The early type "H" headlamps were used from the beginning of production until approximately March 1929 (later on foreign models). They are distinguished by the straight fluted lenses and small diameter wiring plug. The reflectors, light sockets, and lenses are unique to these headlamps. If any of these items are incorrect, proper focus can not be obtained.
The following information is adapted from the Ford Service Bulletin for January 1928.
Headlamps - Focusing and Aligning
Align and focus headlamps with empty car standing on a level surface in front of a white wall or screen 25 feet from front of headlamps. This wall must be in semi-darkness or sufficiently shielded from direct light so that the light spots from the headlamps can be clearly seen. The wall must be marked off with black lines as shown in Figs. 437 and 438. Details for making the layout are shown in Fig. 439.
Turn on bright lights. Focus by means of screw at back of lamps, keep one lamp covered while focusing the other. Adjust the bulb filament at the focal center of the reflector to obtain an elongated elliptical spot of light on the wall, with its long axis horizontal. (See Fig. 437.) In focusing, adjust the bulb to obtain as good contrast and as well-defined cut-off across the top of the spot of light as possible. With lamps thus focused for the "bright" filament, the "dim" will be in satisfactory position.
Loosen nut at bottom of bracket and tilt headlamps to desired angle. The tops of the bright spots on the 25-foot wall are to be set at a line 33 inches above level of surface on which car stands. With top lines thus set for empty car, the headlamps will also have the proper tilt under full loads, as required by the various States. The beam of light from each headlamp is to extend straight forward; that is, the centers of the elliptical spots of light must be 30 inches apart.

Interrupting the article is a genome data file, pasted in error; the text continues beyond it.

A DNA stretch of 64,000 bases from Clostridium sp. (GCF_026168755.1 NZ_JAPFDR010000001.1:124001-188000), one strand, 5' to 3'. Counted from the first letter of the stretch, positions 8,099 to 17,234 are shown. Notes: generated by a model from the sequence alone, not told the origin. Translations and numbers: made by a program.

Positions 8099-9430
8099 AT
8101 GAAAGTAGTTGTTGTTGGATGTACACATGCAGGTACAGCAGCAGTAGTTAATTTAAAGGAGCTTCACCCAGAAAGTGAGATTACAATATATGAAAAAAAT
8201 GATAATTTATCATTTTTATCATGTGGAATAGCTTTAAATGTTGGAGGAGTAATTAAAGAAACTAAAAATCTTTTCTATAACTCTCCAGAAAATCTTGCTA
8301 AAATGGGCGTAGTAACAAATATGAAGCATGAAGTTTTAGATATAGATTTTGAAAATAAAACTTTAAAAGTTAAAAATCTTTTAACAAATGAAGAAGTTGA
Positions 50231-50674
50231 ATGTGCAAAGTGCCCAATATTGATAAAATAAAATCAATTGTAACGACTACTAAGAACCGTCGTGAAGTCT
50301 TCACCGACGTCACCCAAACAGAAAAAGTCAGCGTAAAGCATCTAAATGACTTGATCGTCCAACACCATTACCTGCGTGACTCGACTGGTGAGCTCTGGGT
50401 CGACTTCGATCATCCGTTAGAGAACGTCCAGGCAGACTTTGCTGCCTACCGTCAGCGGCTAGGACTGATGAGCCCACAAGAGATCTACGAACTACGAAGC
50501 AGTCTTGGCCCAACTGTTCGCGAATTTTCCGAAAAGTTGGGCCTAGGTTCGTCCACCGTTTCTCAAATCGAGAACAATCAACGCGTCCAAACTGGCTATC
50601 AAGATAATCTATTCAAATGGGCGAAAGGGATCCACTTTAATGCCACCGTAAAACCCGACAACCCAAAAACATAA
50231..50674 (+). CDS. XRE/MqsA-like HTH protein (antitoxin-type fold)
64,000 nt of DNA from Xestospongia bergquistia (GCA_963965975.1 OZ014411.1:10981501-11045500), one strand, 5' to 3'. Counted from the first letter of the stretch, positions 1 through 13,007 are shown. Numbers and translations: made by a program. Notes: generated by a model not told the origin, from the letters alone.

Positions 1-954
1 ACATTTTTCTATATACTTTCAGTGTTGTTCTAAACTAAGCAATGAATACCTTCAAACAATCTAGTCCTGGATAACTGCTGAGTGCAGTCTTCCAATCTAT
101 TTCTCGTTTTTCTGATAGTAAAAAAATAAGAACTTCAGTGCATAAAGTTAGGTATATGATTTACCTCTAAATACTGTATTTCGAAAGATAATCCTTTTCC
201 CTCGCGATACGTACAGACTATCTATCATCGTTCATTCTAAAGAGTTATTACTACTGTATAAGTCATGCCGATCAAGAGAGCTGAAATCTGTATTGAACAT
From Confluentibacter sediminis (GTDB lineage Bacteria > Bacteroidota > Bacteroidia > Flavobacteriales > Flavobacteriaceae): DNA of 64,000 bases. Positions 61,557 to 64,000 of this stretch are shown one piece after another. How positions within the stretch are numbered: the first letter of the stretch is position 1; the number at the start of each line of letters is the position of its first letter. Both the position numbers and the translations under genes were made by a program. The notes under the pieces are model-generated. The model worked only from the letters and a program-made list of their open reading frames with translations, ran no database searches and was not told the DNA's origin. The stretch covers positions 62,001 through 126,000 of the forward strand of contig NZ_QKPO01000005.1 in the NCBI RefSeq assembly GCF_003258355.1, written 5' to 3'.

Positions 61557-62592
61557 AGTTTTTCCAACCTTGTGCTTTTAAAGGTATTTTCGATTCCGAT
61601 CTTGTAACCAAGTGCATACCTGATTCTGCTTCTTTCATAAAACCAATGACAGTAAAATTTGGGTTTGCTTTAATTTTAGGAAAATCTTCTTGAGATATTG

Proper alignment of headlamp is readily checked by means of a horizontal line on the wall in front of the car, 33 inches above the level surface on which car stands, and two vertical lines 30 inches apart, each one 15 inches from center-line of car (see Fig. 439). Proper alignment of car relative to marks on the wall may be readily provided by use of wheel guide blocks for one side of the car, as shown in Fig. 439. If it is impossible to tie up the floor space required by these blocks, marks painted on the floor may be used to show where one set of wheels should track and where the car should be stopped. In order to avoid any confusion, the new layout can be painted with red paint and the old with black.
Original headlamps when properly restored, focused, and adjusted, are quite effective. HOWEVER as mentioned above, there are distinct differences in the components that make up the different headlamps. If the components are mismatched the headlamps cannot produce the proper lighting.
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